Father's Day brings the inevitable scramble to find a good restaurant, and a decent gift for the old man. Instead of a necktie or a bottle of cologne, another option this year might be to skip brunch and bring Dad to one of these male-oriented museums.
The following places feature events and attractions, and offer fathers reduced or complimentary admission—as well as a fun time.
—By Harriet Baskas, special to CNBC. Follow Road Warrior on Twitter at @CNBCtravel.
Posted 20 June 2015
Reno's National Automobile Museum exhibits more than 200 rare, collectible and celebrity cars. The museum also has a wide variety of auto-related artifacts and memorabilia, including advertising signs, gas pumps and vintage clothing.
Dads who arrive at the museum driving a collector car—or have their family in tow—get free admission on Father's Day. The museum will be holding a "Size Matters" contest and awarding prizes for longest drive, biggest ride and largest grille.
On Father's Day, pay for one adult admission at the Harley-Davidson Museum in Milwaukee, Wisconsin and get dad in for free to see the exhibits. The offerings include a Harley that once belonged to Elvis Presley, the custom "King Kong" motorcycle with two engines, and the oldest known Harley-Davidson motorcycle: Serial Number One.
Through Sept. 7, the museum is presenting a special exhibit highlighting the career and influences of William A. Davidson (known as "Willie G."). He serves as chief styling officer emeritus and brand ambassador at Harley-Davidson, and is the grandson of one of the company's original founders.
Seattle's Museum of Flight is home to an air traffic control tower, hundreds of incredibly detailed airplane models, and a wide array of spacecraft, military jets, passenger planes and "celebrity" airliners that include the first Air Force One and a Concorde supersonic airplane. On Father's Day, all dads accompanied by children get free museum admission and can participate in family activities that will include Lego building with Dan "the Lego Man" Parker.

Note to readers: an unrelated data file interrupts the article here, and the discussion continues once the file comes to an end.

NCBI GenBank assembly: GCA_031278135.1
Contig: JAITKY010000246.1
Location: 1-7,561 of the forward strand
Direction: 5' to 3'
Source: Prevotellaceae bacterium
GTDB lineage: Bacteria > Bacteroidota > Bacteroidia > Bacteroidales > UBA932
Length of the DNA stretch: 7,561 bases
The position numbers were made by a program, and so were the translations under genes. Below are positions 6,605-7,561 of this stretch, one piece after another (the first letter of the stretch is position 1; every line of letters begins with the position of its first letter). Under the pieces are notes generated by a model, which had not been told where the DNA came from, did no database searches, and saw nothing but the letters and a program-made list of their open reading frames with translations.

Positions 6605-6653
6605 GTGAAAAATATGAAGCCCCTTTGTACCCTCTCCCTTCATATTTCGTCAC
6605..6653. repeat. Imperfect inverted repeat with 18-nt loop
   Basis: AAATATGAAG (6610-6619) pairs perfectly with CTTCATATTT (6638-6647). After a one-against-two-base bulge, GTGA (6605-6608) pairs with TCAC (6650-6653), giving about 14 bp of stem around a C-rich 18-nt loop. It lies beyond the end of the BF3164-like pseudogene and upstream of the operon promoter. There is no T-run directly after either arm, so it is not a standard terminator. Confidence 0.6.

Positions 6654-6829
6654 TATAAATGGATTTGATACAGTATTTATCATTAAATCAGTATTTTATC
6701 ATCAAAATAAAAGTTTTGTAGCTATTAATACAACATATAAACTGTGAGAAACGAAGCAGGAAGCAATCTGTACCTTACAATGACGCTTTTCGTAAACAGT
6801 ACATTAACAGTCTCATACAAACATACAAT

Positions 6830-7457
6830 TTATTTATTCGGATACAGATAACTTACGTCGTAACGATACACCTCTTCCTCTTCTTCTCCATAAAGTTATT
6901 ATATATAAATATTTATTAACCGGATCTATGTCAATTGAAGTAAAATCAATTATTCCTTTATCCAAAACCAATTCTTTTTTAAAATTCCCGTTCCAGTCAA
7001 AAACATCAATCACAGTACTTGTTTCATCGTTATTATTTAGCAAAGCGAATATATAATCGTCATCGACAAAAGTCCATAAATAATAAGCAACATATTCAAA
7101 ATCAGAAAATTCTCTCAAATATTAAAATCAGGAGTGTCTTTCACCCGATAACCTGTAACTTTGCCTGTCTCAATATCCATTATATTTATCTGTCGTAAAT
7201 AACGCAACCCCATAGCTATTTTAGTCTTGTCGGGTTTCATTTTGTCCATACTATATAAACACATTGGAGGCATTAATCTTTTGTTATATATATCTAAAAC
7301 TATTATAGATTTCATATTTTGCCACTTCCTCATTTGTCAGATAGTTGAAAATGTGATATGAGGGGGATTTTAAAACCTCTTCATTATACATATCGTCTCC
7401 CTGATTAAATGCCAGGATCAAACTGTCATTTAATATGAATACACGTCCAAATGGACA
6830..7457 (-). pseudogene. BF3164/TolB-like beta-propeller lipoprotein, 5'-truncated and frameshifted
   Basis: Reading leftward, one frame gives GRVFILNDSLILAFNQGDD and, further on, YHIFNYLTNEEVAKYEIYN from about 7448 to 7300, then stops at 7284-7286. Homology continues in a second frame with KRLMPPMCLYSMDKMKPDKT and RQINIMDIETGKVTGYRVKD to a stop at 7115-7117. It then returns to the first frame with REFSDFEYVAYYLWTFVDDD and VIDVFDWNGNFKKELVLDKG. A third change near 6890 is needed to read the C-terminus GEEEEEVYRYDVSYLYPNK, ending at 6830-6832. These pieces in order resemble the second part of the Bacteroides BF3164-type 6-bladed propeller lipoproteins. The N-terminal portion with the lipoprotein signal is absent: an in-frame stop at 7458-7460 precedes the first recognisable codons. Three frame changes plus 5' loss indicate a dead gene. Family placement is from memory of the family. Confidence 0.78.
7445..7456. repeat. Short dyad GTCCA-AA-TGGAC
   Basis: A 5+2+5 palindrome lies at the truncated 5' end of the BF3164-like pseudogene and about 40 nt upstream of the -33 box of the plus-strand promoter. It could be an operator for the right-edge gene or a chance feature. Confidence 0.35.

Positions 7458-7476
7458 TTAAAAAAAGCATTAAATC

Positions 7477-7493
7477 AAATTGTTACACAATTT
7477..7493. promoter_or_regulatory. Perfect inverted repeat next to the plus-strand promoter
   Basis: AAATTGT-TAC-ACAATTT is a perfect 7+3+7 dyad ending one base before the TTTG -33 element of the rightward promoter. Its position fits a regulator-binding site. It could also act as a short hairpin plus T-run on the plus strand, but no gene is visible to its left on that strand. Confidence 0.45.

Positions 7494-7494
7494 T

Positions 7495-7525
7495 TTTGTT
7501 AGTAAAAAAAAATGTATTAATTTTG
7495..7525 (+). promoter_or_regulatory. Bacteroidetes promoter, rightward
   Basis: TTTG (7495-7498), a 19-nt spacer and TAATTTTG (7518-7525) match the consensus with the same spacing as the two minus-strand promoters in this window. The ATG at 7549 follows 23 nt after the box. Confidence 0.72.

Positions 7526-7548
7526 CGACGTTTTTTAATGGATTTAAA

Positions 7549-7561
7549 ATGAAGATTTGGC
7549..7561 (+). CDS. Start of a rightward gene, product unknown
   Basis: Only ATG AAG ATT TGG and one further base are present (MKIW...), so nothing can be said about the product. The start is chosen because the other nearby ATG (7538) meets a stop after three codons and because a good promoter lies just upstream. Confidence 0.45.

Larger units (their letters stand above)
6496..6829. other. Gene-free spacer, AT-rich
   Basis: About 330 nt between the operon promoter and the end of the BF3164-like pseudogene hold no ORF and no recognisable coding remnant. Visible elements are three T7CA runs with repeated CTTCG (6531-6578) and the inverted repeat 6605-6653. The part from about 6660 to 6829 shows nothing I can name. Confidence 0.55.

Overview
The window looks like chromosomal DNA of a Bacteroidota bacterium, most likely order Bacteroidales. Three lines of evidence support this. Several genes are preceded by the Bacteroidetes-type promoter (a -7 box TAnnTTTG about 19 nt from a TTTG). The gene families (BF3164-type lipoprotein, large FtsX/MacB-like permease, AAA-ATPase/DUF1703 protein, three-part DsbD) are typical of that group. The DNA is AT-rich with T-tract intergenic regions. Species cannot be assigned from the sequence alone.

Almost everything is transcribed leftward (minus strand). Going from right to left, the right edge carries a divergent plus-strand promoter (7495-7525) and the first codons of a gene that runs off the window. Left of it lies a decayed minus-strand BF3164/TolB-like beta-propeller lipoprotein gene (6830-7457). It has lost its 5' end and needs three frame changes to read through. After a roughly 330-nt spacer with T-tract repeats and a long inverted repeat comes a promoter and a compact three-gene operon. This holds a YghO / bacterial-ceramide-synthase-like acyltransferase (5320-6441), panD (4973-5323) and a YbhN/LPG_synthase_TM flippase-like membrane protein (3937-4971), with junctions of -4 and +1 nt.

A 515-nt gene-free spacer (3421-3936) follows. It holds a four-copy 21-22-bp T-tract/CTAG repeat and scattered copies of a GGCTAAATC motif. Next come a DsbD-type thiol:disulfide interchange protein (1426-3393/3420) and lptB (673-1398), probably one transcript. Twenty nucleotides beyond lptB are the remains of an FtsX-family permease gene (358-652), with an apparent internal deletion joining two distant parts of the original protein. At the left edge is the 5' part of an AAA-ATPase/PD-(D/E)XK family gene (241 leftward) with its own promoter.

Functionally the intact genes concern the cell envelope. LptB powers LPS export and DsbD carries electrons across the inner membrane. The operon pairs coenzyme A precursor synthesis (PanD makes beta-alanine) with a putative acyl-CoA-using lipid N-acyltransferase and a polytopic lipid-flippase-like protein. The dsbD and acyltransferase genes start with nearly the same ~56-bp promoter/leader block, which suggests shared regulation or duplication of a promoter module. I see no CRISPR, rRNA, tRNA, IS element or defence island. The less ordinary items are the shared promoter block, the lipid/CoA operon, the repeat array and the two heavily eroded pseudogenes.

The Museum is Flight is also celebrating the 99th anniversary of the Boeing Company that day and will be offering discounted admission of $9.99/adults and $6.99/youth for Boeing employees and up to six of their guests.
In the land of the famous candy, dads get free admission on Father's Day at both the Hershey Story Museum Experience and the Hershey Gardens. The museum tells of Milton Hershey's storied life and career, and the creation of the town named in his honor. (The 45-minute Chocolate Lab workshop costs extra, but includes chocolate.) The 23-acre botanical Hershey Gardens offers 11 themed gardens, a butterfly house and a children's garden.
No need to sing the same tune as your dad at the Grammy Museum in Los Angeles, where special exhibits pay tribute to a broad range of musicians that include Tupac Shakur, Michael Jackson, Ravi Shankar and Taylor Swift, as well as the late comedienne Joan Rivers. On Father's Day, admission is free for all dads and any father who is a Grammy Museum member, or signs up to become one that day, will receive a complimentary 2015 nominations album.
This year, Father's Day takes place on the same day as the summer solstice. That means there's more to do than usual for dads in New York City, who can attend any of the more than 1,200 free concerts scheduled to take place throughout the city during the Make Music New York festival, held annually on the longest day of the year.
If you and your dad aren't in New York City for Father's Day, don't worry. Make Music is an international solstice celebration taking place on June 21 in almost two dozen cities around the country, and in hundreds of others around the world.
If your dad is the sort of fellow who likes to fix everything with gray duct tape, he'll appreciate the artistry on display at the 12th annual Duck Tape Festival (yes, that's spelled like the fowl and not the adhesive) taking place Father's Day weekend in Avon, Ohio. Admission to the festival is free, and activities include a parade and a fashion show featuring floats, outfits and sculptures made entirely of—you guessed it—colored duct tape. The event typically draws thousands of visitors.